overview, rather than a detailed picture for each boiler temperature
profile, as the heating loads on the boilers vary.
This was the situation at the headquarters of facilities management
provider Serco, where Sabien’s M2G boiler load optimiser was used to
address dry cycling issues. “Many people think building energy
management systems can control every aspect of a boiler’s operation but
this is not the case. The M2G interfaced very smoothly with our BEMS and
the two systems now complement each other to maximise energy savings”
explained Alan Taylor, Serco’s Technical Manager for Government
A common scenario that exemplifies the occurrence of dry cycling is when
a number of boilers are sequenced by the BMS, with one running at full
capacity, a second firing intermittently and a third on standby. The
blended temperature of the whole system that the BMS sees does not
indicate that both the second and third boilers will be experiencing
standing losses and dry cycling.
The fact that the BMS doesn’t ‘see’ this is also why many building
operators are unaware that wasteful dry cycling is occurring – and it’s
the reason why dry cycling isn’t included amongst the standard control
strategies that are included in the majority of BMSs.
Of course, it is technically possible to re- configure a BMS using both
hardware and software to include dry cycling within the strategy , but
this is a time-consuming and costly process that eats up expensive
programmer time (we’ve heard of estimates as high as 18 months to
develop these programmes). It also necessitates additional sensors and,
quite possibly, upgrading of the capacity of the boiler room’s BMS
In fact, when managing agents Jones Lang LaSalle (JLL) discovered dry
cycling problems at some of their customers’ premises, re-programming
the BMS was their initial consideration. Mark Bottriell, JLL’s Portfolio
Energy Manager for Europe, Middle East and Africa explained: “In one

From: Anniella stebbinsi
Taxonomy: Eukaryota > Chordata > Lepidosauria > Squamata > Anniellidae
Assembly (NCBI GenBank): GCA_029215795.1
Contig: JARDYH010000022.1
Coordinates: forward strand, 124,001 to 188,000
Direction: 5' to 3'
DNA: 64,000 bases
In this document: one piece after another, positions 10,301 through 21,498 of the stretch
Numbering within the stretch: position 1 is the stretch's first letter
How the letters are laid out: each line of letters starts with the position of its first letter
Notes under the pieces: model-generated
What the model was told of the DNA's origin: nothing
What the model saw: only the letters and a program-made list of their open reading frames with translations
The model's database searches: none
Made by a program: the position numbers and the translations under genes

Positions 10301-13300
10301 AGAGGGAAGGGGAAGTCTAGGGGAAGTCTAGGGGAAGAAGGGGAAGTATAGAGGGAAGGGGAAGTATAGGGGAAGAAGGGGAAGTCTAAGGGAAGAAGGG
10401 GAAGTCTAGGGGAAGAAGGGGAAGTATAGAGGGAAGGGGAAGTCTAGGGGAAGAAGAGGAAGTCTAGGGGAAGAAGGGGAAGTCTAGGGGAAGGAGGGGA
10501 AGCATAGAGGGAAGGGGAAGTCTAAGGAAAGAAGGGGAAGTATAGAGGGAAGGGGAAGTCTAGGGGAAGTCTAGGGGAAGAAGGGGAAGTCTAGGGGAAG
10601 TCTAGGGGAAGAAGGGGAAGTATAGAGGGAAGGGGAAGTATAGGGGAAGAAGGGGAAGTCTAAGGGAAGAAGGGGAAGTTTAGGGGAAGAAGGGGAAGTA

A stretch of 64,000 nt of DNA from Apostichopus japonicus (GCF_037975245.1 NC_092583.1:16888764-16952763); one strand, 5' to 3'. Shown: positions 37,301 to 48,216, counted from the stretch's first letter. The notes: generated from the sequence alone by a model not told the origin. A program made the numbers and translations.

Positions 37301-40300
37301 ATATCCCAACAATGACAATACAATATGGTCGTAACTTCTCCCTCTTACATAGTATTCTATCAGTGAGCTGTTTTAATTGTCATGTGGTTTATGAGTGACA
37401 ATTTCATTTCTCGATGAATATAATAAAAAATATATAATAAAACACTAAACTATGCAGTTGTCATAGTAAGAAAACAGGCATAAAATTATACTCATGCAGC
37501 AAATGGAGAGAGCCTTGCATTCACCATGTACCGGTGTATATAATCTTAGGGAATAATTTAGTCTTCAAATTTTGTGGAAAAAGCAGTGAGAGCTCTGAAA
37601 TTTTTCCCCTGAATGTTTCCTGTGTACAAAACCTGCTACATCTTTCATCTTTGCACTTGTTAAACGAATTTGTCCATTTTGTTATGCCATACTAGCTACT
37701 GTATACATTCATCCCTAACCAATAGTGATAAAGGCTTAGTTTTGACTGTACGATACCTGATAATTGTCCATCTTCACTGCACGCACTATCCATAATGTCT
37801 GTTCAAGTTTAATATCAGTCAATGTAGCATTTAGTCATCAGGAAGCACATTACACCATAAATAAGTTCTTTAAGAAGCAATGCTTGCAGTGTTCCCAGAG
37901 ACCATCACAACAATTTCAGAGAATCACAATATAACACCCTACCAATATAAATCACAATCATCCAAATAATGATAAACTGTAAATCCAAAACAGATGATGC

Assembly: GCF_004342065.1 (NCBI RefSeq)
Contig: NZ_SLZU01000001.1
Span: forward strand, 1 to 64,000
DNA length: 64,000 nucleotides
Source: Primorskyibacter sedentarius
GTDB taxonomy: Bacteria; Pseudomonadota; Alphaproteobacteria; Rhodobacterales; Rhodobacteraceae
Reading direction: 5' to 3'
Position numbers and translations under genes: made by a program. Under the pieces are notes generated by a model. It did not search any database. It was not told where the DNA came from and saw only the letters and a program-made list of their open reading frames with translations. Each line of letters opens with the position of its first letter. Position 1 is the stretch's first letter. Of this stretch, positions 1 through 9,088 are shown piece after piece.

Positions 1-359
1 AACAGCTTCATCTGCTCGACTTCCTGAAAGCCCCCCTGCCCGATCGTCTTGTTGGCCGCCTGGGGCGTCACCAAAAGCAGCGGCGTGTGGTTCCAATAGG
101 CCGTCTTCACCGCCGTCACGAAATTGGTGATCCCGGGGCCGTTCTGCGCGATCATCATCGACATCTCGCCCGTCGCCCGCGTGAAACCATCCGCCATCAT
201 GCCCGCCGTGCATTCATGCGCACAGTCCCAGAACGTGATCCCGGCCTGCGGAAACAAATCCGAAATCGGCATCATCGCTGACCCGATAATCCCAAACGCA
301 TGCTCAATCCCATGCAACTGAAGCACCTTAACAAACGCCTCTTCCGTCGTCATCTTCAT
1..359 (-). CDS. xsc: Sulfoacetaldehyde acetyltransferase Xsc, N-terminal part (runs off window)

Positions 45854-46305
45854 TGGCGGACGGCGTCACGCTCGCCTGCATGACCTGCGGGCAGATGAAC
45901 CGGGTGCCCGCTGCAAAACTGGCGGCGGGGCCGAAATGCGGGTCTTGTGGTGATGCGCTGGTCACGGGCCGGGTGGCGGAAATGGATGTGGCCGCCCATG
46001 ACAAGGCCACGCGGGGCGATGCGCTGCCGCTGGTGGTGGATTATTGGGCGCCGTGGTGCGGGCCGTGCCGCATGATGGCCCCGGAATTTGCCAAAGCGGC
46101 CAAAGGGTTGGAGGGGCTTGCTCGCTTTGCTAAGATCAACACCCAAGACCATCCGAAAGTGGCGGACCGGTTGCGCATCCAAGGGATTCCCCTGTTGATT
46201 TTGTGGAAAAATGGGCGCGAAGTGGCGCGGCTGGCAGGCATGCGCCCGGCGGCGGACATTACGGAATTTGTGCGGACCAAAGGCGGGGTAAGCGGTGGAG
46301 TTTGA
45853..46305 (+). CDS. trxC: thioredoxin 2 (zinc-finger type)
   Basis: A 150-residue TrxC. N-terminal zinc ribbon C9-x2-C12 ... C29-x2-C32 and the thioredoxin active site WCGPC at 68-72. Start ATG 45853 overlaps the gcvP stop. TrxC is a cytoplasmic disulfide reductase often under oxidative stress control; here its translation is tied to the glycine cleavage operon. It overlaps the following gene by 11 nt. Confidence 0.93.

case the BMS is very sophisticated and it would have been technically
possible to have a special program written to control the dry cycling,
but it was more time-effective to use an off-the-shelf product, which
has potential to integrate fully with the existing BMS, particularly
when contemplating new programming requirements.”
So if the cost of re- configuring the BMS is prohibitive, it makes sense
to use a retrofit solution that is specifically designed to remove dry
cycling and complement the BMS and other controls.
Here, the main problem in the past has been that attempts to control dry
cycling have not been able to differentiate between a genuine call for
heat or that the boiler is just firing to overcome the standing losses.
A key part to this method is to ensure that the boilers designed set
point temperature is always maintained without compromise to comfort
levels. The patented M2G intelligent boiler load optimisation technology
is able to make this differentiation. This is done by constantly
monitoring the boiler’s thermal response to changing loads, calculating
the temperature gradient over time and determining when the boiler
should fire and when firing should be inhibited.
As a result, this approach is fully adaptive to changing boiler
load/heating demand, while temperature set point and comfort levels
aren’t compromised. Crucially, this is a technology that is designed to
work with existing control systems to enhance their actions and deliver
additional energy savings that are not traditionally achieved.
While the additional energy savings and CO2 reductions that can be
achieved will vary with the type of building and application of the
system, we have seen validated fuel savings of between 10% and 25%, with
payback periods under 2 years. This is what today’s building operators
need to maximise their energy efficiency objectives.